NU Online News Service, June 17, 3:14 p.m. EDT

An industry analyst using a proprietary scoring method for property and casualty insurers says the first-quarter combined score for the top-100 commercial-lines writers reveals the first indication of a possible turn in six years.

In a research report published last week, ALIRT Insurance Research said its composite ALIRT score for the top-100 writers of commercial-lines business fell below 50 in the 2011 first quarter.

David Paul, a principal for the firm in Windsor, Conn., explained to NU earlier this year that ALIRT scores—derived every quarter from an analysis of operating and investment ratios as well as other financial-strength measures—range from 0-100, with higher scores assigned to stronger insurers. The 10-year median industry score is right in the middle—at 50.

A composite score below 50 may act as a leading indicator of a turn, Paul says, explaining that the score can be viewed as a “pain gauge” that can highlight the point when insurers “begin to get fearful about balance-sheet deterioration.” When the fear sets in, they may “draw firmer ‘lines in the sand’ as concerns pricing,” ALIRT says in its 2011 first-quarter analysis.

A graph in the report shows that the score—which captures financial changes like surplus losses, rising combined ratios, reserve hiccups and investment risks—has been trending downward since early 2007, but has been above 50 since the middle of 2005. In contrast, back in 2001, the composite was closer to 35 as the market turned from soft to hard.

Spotlighting another positive development—from the perspective of insurers—the ALIRT first-quarter analysis notes that net and direct premiums written for the P&C composite of 1,600 insurers show marked upticks compared to last year’s first quarter. Net premiums rose 3.6 percent over the prior first-quarter, and direct jumped 3.5 percent.

The report notes that the upward trends were likely driven by exposure-unit growth, since pricing surveys continue to show declining year-over-year rates.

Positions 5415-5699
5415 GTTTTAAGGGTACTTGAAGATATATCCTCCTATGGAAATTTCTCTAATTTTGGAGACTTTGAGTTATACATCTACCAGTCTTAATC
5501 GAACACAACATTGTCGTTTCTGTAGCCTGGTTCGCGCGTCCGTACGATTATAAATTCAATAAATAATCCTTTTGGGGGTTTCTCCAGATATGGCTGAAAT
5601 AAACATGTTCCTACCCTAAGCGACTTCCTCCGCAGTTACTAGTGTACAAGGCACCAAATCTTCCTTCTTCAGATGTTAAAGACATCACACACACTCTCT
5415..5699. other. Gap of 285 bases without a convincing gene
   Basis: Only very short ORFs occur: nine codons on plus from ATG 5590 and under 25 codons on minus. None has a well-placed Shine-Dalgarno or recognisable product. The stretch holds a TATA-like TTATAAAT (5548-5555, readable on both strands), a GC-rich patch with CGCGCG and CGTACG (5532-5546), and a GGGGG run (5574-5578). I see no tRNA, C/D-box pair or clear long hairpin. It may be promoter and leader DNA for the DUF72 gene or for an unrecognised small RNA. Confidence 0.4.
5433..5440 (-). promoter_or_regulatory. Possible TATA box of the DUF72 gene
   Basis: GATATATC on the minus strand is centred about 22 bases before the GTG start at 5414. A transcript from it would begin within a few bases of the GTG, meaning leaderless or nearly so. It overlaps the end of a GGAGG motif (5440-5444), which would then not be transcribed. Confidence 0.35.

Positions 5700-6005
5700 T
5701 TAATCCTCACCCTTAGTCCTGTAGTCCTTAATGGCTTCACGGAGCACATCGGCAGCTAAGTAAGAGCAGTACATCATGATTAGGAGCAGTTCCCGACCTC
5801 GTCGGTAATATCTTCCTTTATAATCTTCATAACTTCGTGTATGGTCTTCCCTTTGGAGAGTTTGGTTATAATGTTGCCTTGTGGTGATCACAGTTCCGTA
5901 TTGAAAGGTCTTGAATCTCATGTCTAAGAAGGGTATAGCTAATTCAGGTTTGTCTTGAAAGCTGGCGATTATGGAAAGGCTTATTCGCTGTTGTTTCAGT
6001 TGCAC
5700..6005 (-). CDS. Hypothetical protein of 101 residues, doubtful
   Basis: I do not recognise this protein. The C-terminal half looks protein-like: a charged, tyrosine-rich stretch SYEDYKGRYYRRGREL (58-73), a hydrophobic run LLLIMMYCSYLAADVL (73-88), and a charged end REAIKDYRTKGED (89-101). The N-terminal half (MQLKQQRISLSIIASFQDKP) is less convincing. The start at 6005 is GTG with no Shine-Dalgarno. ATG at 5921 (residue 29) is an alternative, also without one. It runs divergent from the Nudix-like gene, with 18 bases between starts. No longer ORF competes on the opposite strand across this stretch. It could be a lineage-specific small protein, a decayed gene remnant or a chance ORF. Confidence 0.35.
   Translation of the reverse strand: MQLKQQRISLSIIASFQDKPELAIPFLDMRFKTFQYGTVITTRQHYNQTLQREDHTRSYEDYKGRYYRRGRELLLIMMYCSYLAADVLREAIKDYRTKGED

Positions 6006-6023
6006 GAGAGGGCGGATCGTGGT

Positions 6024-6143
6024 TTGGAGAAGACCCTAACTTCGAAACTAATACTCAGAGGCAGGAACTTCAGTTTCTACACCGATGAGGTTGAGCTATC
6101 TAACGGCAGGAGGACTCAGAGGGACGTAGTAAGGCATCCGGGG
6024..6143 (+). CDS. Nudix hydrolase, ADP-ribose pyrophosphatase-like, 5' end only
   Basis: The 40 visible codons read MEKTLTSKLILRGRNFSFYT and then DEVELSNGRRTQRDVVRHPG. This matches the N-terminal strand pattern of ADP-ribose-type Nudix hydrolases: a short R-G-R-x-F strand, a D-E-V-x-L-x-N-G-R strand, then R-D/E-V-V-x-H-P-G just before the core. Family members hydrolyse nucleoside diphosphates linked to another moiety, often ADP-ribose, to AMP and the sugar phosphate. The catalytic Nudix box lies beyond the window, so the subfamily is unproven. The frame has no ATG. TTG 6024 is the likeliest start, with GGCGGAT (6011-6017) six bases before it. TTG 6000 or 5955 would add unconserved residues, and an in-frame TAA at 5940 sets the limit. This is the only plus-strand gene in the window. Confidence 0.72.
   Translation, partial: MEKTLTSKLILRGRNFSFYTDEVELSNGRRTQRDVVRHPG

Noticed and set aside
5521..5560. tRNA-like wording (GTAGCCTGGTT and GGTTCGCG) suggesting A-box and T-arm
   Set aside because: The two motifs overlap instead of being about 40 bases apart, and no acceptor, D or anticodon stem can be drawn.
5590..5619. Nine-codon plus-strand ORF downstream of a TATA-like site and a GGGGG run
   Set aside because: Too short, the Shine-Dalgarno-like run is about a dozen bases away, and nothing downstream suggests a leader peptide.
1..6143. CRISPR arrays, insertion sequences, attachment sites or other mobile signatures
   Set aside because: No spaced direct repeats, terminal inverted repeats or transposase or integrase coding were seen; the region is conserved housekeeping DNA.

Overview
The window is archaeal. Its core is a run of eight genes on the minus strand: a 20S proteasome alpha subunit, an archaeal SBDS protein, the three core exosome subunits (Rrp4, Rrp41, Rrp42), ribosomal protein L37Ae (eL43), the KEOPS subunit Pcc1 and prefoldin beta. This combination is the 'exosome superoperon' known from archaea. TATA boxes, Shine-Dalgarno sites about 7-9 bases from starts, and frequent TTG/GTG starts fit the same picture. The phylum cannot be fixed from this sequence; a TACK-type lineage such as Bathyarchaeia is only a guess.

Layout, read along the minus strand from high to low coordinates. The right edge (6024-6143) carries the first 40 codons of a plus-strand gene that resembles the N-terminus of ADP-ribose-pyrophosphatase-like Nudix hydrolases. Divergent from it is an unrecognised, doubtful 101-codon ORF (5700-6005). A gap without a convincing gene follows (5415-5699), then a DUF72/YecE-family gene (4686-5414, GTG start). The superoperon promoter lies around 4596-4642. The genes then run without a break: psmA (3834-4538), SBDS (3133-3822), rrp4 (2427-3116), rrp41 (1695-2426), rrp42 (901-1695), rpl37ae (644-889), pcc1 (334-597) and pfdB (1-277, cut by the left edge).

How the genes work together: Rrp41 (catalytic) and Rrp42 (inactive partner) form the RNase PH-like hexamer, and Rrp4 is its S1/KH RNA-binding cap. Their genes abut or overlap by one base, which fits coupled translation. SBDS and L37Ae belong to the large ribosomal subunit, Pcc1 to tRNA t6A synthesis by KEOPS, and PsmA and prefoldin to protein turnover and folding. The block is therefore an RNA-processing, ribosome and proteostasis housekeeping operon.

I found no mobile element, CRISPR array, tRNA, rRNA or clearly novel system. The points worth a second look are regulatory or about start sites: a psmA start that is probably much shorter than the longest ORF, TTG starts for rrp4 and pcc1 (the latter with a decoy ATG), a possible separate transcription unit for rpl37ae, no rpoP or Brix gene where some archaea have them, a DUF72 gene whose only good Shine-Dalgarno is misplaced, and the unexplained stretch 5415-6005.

Growth in exposures—demand—“combined with potential exhaustion on the part of underwriters to chase price ever lower…is a positive development,” ALIRT concludes.

“While it’s too early to tell if the March 31, 2011 composite [commercial] ALIRT score will hold for full-year 2011, heavy catastrophe losses…, continued volatile capital market and economic conditions, and [the] seventh year of soft-market pricing may just prove the catalyst to begin steering the industry toward a pricing turn,” the report says. 

The report also reveals changes in some of the key financial items that go into the scores, including combined-ratio increases and loss-reserve changes.

While the accident-year combined ratio for the 2011 first quarter was unchanged from the 2010 first quarter—standing at 107.0 for the P&C composite (including personal lines and commercial insurers)—$3.6 billion in loss-reserve releases in this year’s first quarter helped pull the calendar-year combined ratio to down near breakeven (100.5 for this same group of insurers).

The report notes that the $3.6 billion takedown in the first quarter is roughly equal to the releases taken for 12-month periods in recent years. According to ALIRT, composite reserve releases averages $3.7 billion per year since 2006.

ALIRT also notes that the three-month 2011 takedown in the first quarter came largely from personal-lines companies for accident-year 2010.